Americans are holding on to their cars longer, and that’s one of the driving forces behind Motorcar Parts of America, much to the delight of investors.
With the average age of vehicles now more than 11 years, the Torrance company, which makes and distributes such auto parts as starters, alternators and hubs, has benefited as sales of existing replacement parts have performed well; the company keeps launching product lines.
“The longer cars are on the road, the more viable the aftermarket for replacement parts,” said Chief Executive Selwyn Joffe.
This impact was in evidence last week as the company announced earnings that beat the consensus analyst estimate.
Motorcar Parts also announced the launch of a brake master cylinder product line and said it expects more than $50 million in new business next year. The company’s main line of business is sales to auto parts retailers and car repair shops.
Investors pounced on the good news, driving the stock up to $28.59 on Aug. 13 for a 22 percent increase for the week and making Motorcar Parts the biggest gainer on the LABJ Stock Index. (See page 26.)
Motorcar Parts reported adjusted net income of $4.7 million (30 cents a diluted share) for the quarter ended June 30, compared with $3.2 million (22 cents a diluted share) for the same period a year earlier. Revenue increased 25 percent to $63 million.
The adjusted earnings beat the consensus analyst estimate of 25 cents a share.
That consensus estimate was based on lowered guidance from the company earlier this year, according to Jimmy Baker, analyst at the Chicago office of B. Riley & Co. in West Los Angeles. The original consensus estimate was 40 cents a share based on $73 million in sales.
Baker said that the company lowered its guidance in June because orders were not tracking in line with the original estimates.
“Motorcar Parts was able to hurdle this substantially lowered bar,” he said.
The added business side could be more significant than the earnings, however. Motorcar Parts announced that it had launched its brake master cylinder product line with a shipment last month to a major auto parts shop customer.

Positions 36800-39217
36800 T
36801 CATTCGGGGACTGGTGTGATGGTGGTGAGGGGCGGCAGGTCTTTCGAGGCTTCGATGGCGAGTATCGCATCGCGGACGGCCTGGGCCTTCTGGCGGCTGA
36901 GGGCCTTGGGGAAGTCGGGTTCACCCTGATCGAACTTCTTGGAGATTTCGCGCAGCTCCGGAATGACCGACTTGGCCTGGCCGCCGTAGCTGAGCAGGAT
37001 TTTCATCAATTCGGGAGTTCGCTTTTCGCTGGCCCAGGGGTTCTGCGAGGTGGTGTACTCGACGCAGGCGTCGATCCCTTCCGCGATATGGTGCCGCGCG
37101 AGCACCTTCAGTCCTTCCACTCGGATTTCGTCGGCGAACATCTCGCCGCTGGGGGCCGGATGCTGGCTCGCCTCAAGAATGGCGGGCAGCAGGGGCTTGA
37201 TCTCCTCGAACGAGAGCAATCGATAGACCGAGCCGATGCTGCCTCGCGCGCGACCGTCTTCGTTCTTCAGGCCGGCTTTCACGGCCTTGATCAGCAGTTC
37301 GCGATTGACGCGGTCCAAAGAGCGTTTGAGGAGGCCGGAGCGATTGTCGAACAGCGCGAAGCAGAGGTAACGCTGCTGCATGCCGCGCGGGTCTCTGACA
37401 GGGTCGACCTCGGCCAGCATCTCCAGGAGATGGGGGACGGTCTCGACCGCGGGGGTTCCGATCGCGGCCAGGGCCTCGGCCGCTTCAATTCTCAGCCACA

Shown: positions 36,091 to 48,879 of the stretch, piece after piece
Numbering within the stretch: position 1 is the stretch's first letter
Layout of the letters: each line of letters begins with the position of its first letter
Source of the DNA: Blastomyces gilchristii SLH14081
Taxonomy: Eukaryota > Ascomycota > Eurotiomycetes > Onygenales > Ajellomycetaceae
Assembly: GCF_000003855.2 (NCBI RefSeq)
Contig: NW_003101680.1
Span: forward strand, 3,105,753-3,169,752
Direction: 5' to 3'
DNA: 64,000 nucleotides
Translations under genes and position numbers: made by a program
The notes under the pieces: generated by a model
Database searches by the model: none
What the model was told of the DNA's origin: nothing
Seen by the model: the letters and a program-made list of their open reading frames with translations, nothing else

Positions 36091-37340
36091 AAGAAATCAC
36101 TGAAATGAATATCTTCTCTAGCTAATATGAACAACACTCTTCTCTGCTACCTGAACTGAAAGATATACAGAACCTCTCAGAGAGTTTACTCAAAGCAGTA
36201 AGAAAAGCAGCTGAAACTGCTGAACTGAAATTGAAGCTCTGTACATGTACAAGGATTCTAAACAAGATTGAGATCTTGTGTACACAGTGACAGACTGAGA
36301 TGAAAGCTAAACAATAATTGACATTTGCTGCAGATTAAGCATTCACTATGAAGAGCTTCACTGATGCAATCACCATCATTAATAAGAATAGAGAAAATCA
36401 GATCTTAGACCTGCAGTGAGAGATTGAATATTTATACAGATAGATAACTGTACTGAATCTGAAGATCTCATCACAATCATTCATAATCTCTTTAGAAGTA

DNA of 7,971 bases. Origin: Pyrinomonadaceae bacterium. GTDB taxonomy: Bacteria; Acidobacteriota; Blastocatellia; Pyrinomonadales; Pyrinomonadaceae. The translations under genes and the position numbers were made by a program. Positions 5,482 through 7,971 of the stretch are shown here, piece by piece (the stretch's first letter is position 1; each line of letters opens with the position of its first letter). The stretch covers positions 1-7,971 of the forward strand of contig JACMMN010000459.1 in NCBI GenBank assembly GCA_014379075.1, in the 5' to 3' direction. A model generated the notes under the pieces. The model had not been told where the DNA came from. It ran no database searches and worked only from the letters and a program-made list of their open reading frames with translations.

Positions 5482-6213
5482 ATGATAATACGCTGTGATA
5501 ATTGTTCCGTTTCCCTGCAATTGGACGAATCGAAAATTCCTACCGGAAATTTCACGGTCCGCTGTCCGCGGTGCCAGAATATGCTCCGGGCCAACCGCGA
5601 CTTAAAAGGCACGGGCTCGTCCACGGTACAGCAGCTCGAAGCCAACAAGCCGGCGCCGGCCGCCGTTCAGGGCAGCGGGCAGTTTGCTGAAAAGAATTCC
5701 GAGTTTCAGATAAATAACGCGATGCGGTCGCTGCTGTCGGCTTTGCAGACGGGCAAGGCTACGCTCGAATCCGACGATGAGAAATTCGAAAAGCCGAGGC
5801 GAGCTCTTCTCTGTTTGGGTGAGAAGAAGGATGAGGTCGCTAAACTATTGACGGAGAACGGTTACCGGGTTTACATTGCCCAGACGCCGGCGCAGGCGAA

The company had previously sold master cylinders as part of its acquisition three years ago of Fenco, a division of Toronto auto parts maker Fenwick Automotive Products Ltd. That $5 million purchase ultimately soured. Motorcar Parts last year cut ties with Fenco, which immediately filed for Chapter 7 bankruptcy liquidation.
Joffe said Motorcar Parts is aiming for a slice of the $500 million market for brake master cylinders.
“We expect this business to expand nicely,” he said in a conference call last week with analysts.
But Baker said the company might have trouble making inroads against privately held Cardone Industries of Philadelphia, one of the dominant players in the market. Cardone makes remanufactured master brake cylinders, which are generally cheaper than the new cylinders Motorcar Parts has started distributing.
In his recent earnings conference call with Baker and other analysts, Joffe said the company can compete with Cardone with its new products or might move into remanufacturing.
Joffe also told analysts Motorcar Parts is expecting “well north of $50 million” in new business next year, primarily from its existing starter, alternator and wheel hub segments. He also indicated the company is planning to add roughly one new product line each year.
Joffe told the Business Journal that several of the company’s major customers have been supportive as Motorcar Parts pushes into new segments. He attributed this to the company’s approach of offering a range of services to accompany its products, including helping customers market the products and manage inventory levels.
“We feel that our way of going to market and our whole support system for the customer base has some value added,” he said. “Customers respect our capabilities.”
But amid the enthusiasm, Joffe injected a note of caution. He told analysts that relentless pricing pressure for aftermarket replacement parts – chiefly because of industry consolidation – is taking its toll on margins for all players in the industry.
“Our productivities and efficiencies have continued to increase, offsetting the pricing pressures, for the most part,” he said. “But we don’t believe there’s margin expansion in the next 12 months.”
He believes this is not healthy for the industry.
“The consumer is getting a great deal right now in the industry,” he said. “But I do believe that for the sake of everybody in the industry, that some (price) inflation is critical.”
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